Meet the maker Rosie Victor, a Central Saint Martins convivialist potter, specialising in wheel thrown tableware.

Launched in 2021, ‘CONVIVE: your eating and drinking companion’ is Rosie’s collection of calming and versatile tableware that meets the variety of needs we have in modern life. Seamlessly adapting to any environment, the tableware aims to disrupt formal dining by breaking down barriers and encouraging hospitality and companionship. Rosie is passionate about bringing people together through the act of dining. She believes good tableware enhances a meal by aiding every small action, directing focus to the diners gathered and elevating the foods’ aesthetics.

We spoke with Rosie about her practice and the inspirations behind her ‘CONVIVE’ collection. See what she had to say below.

What attracted you to your craft?  

I love the relationship between people and clay. I love the fact that ceramics is such an ancient craft which is both beautiful and functional at the same time. The fact that clay can be used for such a wide variety of uses really drew me as well. It can be made into anything from a plant pot, to a plate to the tiles on space crafts.

Bud Vase £22

What does your typical day look like?  

My days in the studio vary massively depending on what stage my work is at. I will usually start with a cup of coffee. I then plan what I have to do in the day. If I’m throwing, I’ll start by weighing out and wedging all of my balls of clay to get rid of any air bubbles. I’ll then spend a few hours sitting at the wheel, listening to podcasts and making a new batch of work. After lunch, I may have to glaze or turn a previous batch of work and load up the kiln for a firing.  

When you’re not working / studying what do you enjoy doing? 

I’m a big fan of nature so I enjoy going for walks with my husband. I like exploring new spaces in and around London. Also, eating all of the amazing food you can find here. 

What is the USP (unique selling point) for your products?

The USP of my work is conviviality. A convive is an eating and drinking companion. Every product is designed to aid dining enabling the focus to be on those gathered at a meal, improving the environment / experience for them.  My tableware is simple yet effective. It enables barriers to be broken and encourages hospitality. Each item in the collection is a calm muted tone, enabling it to fit into any home’s interior and highlighting the function it was created for. The pieces elevate the food on the plate / flowers in the vase / candle in the holder.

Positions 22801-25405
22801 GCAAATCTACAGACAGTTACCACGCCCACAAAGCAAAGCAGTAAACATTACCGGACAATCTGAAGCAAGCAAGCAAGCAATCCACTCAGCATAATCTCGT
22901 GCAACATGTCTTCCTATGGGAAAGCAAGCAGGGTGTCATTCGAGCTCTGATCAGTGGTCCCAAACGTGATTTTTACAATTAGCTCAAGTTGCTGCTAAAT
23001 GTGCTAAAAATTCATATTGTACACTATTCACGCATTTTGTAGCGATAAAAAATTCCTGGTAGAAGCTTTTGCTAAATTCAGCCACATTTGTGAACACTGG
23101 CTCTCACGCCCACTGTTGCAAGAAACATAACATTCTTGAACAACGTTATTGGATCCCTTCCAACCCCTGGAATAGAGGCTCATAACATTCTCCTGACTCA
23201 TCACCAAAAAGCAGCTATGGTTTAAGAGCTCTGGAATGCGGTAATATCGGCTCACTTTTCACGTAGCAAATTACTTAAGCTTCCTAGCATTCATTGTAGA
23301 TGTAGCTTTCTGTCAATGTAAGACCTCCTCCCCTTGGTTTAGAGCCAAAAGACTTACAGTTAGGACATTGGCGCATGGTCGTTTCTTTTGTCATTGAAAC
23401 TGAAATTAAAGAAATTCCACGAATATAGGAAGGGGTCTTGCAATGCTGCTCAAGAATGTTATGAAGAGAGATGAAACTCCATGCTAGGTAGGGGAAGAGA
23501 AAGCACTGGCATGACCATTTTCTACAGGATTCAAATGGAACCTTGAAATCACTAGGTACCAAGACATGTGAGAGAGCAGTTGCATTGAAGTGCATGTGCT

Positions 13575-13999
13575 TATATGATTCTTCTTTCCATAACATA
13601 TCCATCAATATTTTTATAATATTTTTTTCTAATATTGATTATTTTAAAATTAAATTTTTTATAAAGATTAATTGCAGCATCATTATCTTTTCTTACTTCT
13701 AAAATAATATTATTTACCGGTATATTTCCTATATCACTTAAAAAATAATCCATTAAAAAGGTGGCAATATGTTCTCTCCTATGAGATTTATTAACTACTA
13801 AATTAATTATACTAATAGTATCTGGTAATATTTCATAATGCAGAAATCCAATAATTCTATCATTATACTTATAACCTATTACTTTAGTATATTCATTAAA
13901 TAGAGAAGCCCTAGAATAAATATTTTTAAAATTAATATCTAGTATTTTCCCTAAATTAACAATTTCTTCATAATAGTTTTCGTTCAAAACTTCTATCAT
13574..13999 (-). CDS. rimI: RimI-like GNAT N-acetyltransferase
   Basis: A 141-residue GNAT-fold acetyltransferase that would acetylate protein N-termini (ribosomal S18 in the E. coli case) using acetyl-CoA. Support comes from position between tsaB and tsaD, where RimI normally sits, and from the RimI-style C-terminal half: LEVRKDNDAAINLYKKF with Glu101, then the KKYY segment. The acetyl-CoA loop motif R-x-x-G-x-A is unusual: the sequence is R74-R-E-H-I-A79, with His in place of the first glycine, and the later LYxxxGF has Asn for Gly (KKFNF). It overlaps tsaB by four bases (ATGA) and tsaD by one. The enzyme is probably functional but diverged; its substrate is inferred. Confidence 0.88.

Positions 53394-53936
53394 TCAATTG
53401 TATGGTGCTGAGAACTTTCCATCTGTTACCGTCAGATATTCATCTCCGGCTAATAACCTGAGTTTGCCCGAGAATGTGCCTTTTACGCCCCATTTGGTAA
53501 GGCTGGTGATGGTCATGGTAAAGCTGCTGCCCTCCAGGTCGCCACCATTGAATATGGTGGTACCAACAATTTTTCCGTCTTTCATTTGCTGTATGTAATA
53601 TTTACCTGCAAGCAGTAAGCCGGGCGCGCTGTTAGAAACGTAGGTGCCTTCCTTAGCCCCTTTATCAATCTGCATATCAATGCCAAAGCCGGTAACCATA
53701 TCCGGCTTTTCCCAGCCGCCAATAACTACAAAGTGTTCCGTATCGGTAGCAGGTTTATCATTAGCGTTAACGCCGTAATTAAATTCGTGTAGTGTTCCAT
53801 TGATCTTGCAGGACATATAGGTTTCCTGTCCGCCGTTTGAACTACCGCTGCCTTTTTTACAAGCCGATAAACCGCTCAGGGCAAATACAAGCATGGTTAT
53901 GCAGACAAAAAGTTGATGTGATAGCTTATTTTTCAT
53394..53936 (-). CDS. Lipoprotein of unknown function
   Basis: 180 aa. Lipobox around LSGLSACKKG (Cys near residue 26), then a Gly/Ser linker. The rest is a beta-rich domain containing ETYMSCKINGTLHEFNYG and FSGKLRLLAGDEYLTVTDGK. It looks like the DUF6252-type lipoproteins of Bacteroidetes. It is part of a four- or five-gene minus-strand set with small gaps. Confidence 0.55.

Where do you find / source your inspiration for designs?  

My inspiration comes from Scandinavian and Japanese designs. I’m drawn to earthy palettes that reflect the natural material of clay. My form and concept inspiration comes from observing how those around me interact with tableware and mealtimes. I’m constantly seeking how to make items more ergonomic and satisfying to use, regardless of limitations of the user.

Bud Vase £22 and Candle Stick Holder £22

Please can you provide a little more info on how your interest in design started and developed?  

My interest in ceramic design didn’t really start intentionally. I met a potter by accident while I was doing work experience at school. He taught me a lot of the skills I know. I found it incredible that you could make a functional item that you use everyday, from simply a lump of mud. From then, I was obsessed with clay, its properties and the vast scope of objects that it can make.  Once I started looking into famous potters from the past, my interest in design heightened. The thought of making unique and useful items that mean something to people spurred me on to create.

Do you have any favourite items in the collection?  

My favourite is the candlestick holder, it’s simple and elegant and does the job perfectly while not taking up too much space.

Candle Holder £22

How would you summarise your collection in a few sentences, words?  

Convivial, earthy, calming, elegant and intentional.  My collection has the early inklings of having a social impact, as my work centres around bringing people together over food in order to break down barriers and encourage hospitality.

What are your hopes for the future / where would you like to take your design career / collection?  

I would like my business to not only be putting objects out into the world but also to have a social impact. However, I am currently figuring out what form this takes. I feel passionate about bringing people together over meals and make tableware pieces to aid with that,I would like to develop this passion into an integral/ visible part of my business.